In business, location is everything — and that includes where you are on the Internet. The way people find that online location is through search engines. So, while a pure brick-and-mortar consideration of location involves being on a good street with a highly visible sign, the online version means ranking high when someone does a search to buy what your “store” sells. Search-engine optimization, the art of improving your search rank, isn’t hard, but it’s something a lot of small businesses don’t pay attention to — either because they’re too busy, or because it sounds both technical and scary. We chatted with Amit Bakshi, who oversees oDesk’s SEO efforts, to put together a very basic primer.
“It’s mostly about common sense,” he says. The Internet is a crowded, noisy place, and SEO applies a few logical techniques to make your web presence stand out.
“The biggest bottleneck is prioritization,” Bakshi says. “The small business owner has so many things going on, SEO’s not going to be top of the list. But you can quickly become your own SEO expert and educate your team on some basic priorities.”
SEO in a nutshell
All search engines, like Google, Yahoo and Bing, want their users to find the quality websites they are looking for. You need to make a top-notch website, in a way that both human customers and search-engine “spider-bots” can identify. These programs crawl the Web to find sites, and send back information that allows the search engineers to rank the sites through complex algorithms. So SEO is the process of establishing your site as attractive and relevant to these Web crawlers. There are three main steps or considerations: Clean up your site design, create quality content and reach out with links.
Step 1: Designed to Succeed
Your website needs to be both easy to find and easy to read. To make it easy to find, consider what your customers would search for. “The first step is to figure out which keywords you’re likely to be discovered with,” Bakshi says. “The basic terms should be pretty obvious, but later you can augment that with a bit of keyword research.”
If you’re a florist in Boston, the searches you want to top are variations of flower delivery in Boston. Start with the page title, that field in the code that tells search engines what the page is called. “Bob’s Blooms” won’t tell Google anything. “Boston Flower Delivery — Bob’s Blooms,” or “Bob’s Blooms — Boston Florist,” will be more relevant to someone trying to get a fistful of peonies to Beacon Hill. Working with your
web designer and/or webmaster, make sure your site is easy for search engines — and humans — to navigate, and make sure the key terms appear prominently. Step 2: Quality
Wins Google and its competitors spend millions of dollars on search algorithms that have just one purpose: to present the highest-quality websites to users anytime they search for something. An important aspect of rising to the top of a search is to actually be a quality website. Smart, well-written content on the topics close to your heart (and bottom line) will improve your rankings, and it’s an ongoing effort. You or a qualified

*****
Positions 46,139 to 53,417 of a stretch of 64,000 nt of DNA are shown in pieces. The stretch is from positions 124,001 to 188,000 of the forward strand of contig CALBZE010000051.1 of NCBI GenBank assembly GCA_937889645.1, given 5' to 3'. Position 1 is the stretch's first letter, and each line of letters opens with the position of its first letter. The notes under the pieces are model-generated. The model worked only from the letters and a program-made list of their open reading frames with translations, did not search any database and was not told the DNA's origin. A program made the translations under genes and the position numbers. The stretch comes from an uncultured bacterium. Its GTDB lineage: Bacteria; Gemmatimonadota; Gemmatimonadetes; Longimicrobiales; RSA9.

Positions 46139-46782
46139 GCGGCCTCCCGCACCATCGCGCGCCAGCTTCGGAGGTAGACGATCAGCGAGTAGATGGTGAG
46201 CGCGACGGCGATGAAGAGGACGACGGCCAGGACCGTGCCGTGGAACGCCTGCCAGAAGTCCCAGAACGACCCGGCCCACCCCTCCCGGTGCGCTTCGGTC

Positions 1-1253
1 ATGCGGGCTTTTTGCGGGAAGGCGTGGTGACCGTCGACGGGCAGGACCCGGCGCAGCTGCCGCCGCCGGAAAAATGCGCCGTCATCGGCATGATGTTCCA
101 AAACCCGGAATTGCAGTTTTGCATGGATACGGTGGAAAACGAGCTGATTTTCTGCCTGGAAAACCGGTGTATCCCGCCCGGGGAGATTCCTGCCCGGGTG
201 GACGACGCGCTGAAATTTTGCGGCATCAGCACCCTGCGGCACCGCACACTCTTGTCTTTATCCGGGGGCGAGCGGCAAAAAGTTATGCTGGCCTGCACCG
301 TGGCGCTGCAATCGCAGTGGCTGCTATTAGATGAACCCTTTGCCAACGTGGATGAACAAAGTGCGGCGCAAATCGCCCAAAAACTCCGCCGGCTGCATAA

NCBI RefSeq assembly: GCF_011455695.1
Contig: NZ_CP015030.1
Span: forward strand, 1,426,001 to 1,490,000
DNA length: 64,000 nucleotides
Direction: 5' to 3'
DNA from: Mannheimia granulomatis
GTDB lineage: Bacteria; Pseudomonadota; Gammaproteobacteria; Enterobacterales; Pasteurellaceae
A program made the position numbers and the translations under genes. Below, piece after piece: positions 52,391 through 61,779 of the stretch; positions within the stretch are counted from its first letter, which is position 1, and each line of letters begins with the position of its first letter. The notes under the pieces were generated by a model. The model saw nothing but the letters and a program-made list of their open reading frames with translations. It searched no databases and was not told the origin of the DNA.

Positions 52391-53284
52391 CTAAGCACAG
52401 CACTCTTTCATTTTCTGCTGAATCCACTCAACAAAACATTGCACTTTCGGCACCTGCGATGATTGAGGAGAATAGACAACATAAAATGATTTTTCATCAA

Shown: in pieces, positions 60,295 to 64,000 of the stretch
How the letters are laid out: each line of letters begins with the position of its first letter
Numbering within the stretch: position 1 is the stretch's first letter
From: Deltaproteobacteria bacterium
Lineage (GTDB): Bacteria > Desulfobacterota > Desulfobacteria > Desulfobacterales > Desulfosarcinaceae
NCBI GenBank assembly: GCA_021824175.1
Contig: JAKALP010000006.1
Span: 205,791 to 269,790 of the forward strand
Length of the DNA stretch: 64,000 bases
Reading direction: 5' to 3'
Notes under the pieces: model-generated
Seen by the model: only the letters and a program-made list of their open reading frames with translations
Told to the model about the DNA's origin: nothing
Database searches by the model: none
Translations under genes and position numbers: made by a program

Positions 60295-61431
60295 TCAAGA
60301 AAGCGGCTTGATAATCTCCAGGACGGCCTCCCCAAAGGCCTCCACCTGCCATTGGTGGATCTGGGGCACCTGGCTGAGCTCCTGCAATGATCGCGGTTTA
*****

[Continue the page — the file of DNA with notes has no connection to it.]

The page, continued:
marketing writer should routinely expand your site with good content on relevant subjects, such as how to preserve fresh-cut flowers in a hot Boston summer, which flowers are the best deals in Boston, season by season, or a feature on arrangements you’ve done to suit various Boston wedding venues. Step 3: Get Out There
What search engines value most is a site that real humans value, and that appreciation is measured by inbound links. When other sites start pointing to your site, you look more authoritative and rank higher in search engines. As a Boston florist, you’d would probably want to trade links with local wedding planners and party stores, and might comment on forums and blogs about the community or industry, with a link back to your site. There’s considerable etiquette involved in link exchange (check out the resources below), but the basics are: relevance, politeness and quality comments. You can take the time to do this yourself, or delegate it to your
Don’t be intimidated by SEO. There’s a lot of information online, and the basics are pretty easy to pick up. After all, knowing who your customers are and how to create an appealing storefront were part of your original business plan, right? Bakshi emphasizes that SEO shouldn’t take over your life. At oDesk, he manages customer acquisition, of which SEO is only a small part. “I don’t think about SEO day and night — I can’t,” he says. “I’ve always got five things on my plate at a time, but I do keep a basic SEO strategy in place.”
With a quick education, you and your team can effortlessly incorporate SEO principles into many of your existing tasks. For a deeper look at the topic, here are some high-quality resources.
Brian McDonough has been a writer and editor for more than 15 years, and has written newsletters, case studies and other material for oDesk since 2008.